There's a moment in Stuart Math's great documentary Shaker Heights: The Struggle for Integration when a longtime resident describes his argument to fellow residents of the Cleveland suburb, "Just because we're liberal doesn't mean we can't be effective," in pushing what becames the community efforts to prevent blockbusting in the early 1960s. And there, as well as elsewhere, you do see effective community efforts to change lives, both communities and in schools. You're right: it doesn't require waiting for a magic bullet, and magic bullets aren't out there. They're not in philosophical platitudes, charter schools, technocratic accountability systems, or in a host of other fads. That doesn't mean that some things aren't valuable, but that there's nothing that will change schooling without effort, humane follow-through, and what I think of as simple shrewdness (such as the principal's tardy line at the school you visited).

(Incidentally, flint, I understand the bit blaming the ban on DDT is an urban legend, in large part because resistance to DDT develops in less than a decade and in part because opponents of DDT were opposed its its broad use in agriculture, not spraying within households. The nets are an example of shrewd, low-tech precision use of pesticides within households.)

At October 19, 2005 7:46 AM, Anonymous Anonymous said...

The key point in prevention, by the way, is not the nets but the pesticides. Nets without pesticides offer no benefits whatsoever.

At October 19, 2005 9:39 AM, Anonymous Anonymous said...

I think you're right about the parallels, which is probably why the Gates Foundation also does a lot of work on high school reform here in the U.S. They've invested a lot of money in trying to create more small high schools.

At October 20, 2005 3:22 AM, Anonymous rstanton said...

About the student using bad language after school and then using worse language combined with an asinine jailhouse lawyer argument when told to stop: you are right to be disturbed by the encounter. Think of it this way: Being a foul-mouthed punk is against the rules of life, not just the school rules. So his reply was nonsense, and depressing nonsense at that. Basically, most kids nowadays want to be able to do whatever they want as long as nothing happens to them. That's their guiding light. They aren't really rebellious, that would imply principles. Most behavior problems recede when the students know that something will happen if they don't stop. Simplistic, but it stops a lot of horrible situations from developing.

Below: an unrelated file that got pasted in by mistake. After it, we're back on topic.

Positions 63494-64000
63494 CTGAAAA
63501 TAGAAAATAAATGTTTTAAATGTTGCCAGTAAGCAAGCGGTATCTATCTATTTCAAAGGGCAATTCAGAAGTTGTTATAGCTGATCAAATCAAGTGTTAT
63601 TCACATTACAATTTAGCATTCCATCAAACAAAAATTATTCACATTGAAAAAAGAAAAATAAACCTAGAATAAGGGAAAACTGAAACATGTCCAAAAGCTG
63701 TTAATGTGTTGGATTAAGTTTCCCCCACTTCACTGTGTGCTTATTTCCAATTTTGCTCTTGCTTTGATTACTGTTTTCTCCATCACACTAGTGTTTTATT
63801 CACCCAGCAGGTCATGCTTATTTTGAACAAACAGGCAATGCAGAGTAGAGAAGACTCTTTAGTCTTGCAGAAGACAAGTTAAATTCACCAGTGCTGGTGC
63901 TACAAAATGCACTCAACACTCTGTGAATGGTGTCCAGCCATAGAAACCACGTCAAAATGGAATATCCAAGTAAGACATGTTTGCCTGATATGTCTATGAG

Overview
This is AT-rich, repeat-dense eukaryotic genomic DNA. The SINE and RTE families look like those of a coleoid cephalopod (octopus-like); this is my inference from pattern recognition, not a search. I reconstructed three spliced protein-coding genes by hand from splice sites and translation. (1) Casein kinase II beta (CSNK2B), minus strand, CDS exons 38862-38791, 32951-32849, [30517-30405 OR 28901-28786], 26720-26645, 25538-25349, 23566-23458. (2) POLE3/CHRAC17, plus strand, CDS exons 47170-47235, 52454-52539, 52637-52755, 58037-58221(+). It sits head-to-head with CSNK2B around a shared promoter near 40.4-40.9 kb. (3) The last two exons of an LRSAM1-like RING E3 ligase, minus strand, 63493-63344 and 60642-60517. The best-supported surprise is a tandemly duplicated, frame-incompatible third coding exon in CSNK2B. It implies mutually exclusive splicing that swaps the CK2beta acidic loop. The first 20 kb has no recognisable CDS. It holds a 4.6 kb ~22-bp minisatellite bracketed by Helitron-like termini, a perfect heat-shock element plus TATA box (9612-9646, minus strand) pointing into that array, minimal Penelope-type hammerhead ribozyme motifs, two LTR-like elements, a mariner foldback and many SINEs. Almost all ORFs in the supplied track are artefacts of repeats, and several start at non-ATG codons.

At October 21, 2005 8:35 AM, Anonymous Anonymous said...

There is some disturbing news that surfaced about Gates. He's outsourcing jobs and hiring female CEO's because they require lower salaries than male CEO's. I have not yet verified this for myself but (in addition to having heard this from a very discerning and intelligent source) find it believable. After all, money corrupts the soul of even "seemingly" caring people like Gates (and let's not forget Oprah :).
Regarding your comment about improving education for the poor in this country. Where is Gates' effort in helping to eradicte poverty in this country? He could do a world of good with his billions to improve education for the poorest here as well, don't you think? In the mean time Bill is one of the folks on top of the capitalist pyramid and just makes himself look like a saint by spreading some of his wealth around. Obviously it's still a drop in the bucket since he still has so much left that IRS computers (as you said) can not deal with the amount he still has left:)

At October 21, 2005 9:40 AM, Blogger David said...

anonymous...what on earth are you talking about when you refer to Gates "hiring female CEOs?" The only CEO in Microsoft is Steve Ballmer.

At October 25, 2005 9:39 AM, Anonymous Anonymous said...

You should probably make your readers aware of the world swim for malaria and dunkmalaria.org